more than 75% of greeks, for starters. this is one theory that tends to rope in more people on the left of the political spectrum, although libertarians suspicious of large banks and their involvement in governments give it some credence as well. but this isn't a conspiracy of the fringes: when 75% of the people agree on something, it's bound to include a lot of people from the political centre. indeed, composer mikis theodorakis, a moderate leftist who also cooperated with the centre-right coalition government of constantine mitsotakis penned a famous "open letter to international public opinion" claiming an anti-greek conspiracy in its first five words. [his letter is dramatic, but one of the few explanations that reaches further back than greece's entrance into the european union in examining the roots of the current crisis.]

the bad guys ::

the troika of the european union, the european central bank and the international monetary fund [in case you missed that when i said it earlier]. there is a particular vitriol reserved for german chancellor angela merkel, who has become the troika's public face.

the evidence ::

everywhere and nowhere, depending on who you listen to. no one is claiming to have discovered a "smoking gun", that establishes that neo-liberal european leaders like merkel, former british prime minister tony blair and former french president nicolas sarkozy colluded with the imf to force greece to the point of insolvency. but no one expects that anyway.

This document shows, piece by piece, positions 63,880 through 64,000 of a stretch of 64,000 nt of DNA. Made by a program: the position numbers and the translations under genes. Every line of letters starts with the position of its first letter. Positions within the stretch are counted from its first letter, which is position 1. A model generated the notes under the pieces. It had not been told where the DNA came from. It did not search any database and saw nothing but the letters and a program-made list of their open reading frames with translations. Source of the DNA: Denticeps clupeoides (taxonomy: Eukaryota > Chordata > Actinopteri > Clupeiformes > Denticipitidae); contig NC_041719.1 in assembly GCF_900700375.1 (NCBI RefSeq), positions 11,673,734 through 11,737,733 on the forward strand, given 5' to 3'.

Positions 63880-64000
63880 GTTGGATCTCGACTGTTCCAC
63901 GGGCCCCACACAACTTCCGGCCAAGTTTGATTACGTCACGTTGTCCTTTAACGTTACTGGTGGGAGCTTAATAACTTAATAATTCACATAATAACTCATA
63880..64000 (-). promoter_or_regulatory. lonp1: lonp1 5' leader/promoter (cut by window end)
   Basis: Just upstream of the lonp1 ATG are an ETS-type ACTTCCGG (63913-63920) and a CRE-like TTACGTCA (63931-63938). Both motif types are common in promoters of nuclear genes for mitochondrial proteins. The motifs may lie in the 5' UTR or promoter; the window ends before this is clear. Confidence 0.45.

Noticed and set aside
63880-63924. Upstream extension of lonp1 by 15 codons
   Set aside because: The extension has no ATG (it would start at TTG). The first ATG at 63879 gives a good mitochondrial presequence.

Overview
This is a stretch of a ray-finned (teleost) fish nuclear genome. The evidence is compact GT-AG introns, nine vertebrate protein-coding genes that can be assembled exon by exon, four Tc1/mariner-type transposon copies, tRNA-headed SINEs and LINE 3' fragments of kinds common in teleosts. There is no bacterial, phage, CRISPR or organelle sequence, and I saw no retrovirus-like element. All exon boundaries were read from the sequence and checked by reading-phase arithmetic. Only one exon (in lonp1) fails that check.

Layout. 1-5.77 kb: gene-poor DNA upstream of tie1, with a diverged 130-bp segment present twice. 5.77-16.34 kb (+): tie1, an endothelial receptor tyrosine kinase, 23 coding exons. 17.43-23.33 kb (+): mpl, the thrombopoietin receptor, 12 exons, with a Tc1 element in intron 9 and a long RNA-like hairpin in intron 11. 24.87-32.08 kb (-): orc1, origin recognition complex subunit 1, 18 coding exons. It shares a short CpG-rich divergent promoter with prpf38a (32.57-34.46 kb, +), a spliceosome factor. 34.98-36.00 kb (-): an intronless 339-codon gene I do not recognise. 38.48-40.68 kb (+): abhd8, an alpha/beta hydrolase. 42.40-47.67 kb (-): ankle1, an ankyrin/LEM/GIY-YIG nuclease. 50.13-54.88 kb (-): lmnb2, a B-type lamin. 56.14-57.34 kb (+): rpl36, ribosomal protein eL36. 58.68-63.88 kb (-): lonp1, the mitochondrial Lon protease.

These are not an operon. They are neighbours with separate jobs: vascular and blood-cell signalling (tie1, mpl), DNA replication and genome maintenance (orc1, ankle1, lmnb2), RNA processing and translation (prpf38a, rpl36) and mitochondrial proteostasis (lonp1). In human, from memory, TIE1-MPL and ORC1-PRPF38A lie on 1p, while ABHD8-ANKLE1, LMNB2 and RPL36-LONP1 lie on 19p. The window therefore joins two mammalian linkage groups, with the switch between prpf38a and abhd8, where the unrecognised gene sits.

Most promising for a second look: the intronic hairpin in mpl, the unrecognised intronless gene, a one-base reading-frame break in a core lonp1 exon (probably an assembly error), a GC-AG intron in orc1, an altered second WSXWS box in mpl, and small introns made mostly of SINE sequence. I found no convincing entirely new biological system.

what is in question is whether or not it is logical or even plausible to engage in a linear regression from the aftermath of the 2008 financial crisis- which is not the origin of the current greek financial crisis but it is the immediate cause- and to determine that the disaster was planned.

in order to restore stability, most large banks were bailed out by their governments. that allowed them access to capital they would not otherwise have had during the worst of the crisis. seven years later on, many of those same banks are collecting from those who were most indebted by that same financial crisis, including the greek government. [it's a misunderstanding that the funds advanced to greece are being used by the greeks. they're mostly just handed off to those to whom they owe money,  a point made by nobel prize winning economist joseph stiglitz.]

so, given that the banks were able to count on governments to see them through the worst of the collapse and that they've been able to profit from debts accrued by other governments in the years since, it doesn't seem unreasonable to suggest that the 2008 collapse was beneficial for a lot of financial institutions. and from there, one could say that planning such a collapse wouldn't have been such a bad idea.

but that doesn't mean it happened. it's always dangerous to make retroactive assumptions based on how things turned out and this is one of those times. there isn't a lot to suggest that the financial industry was concerned about much beyond their next quarterly reports to investors and that they simply let things get out of control.

i actually used this photo before, but i love it...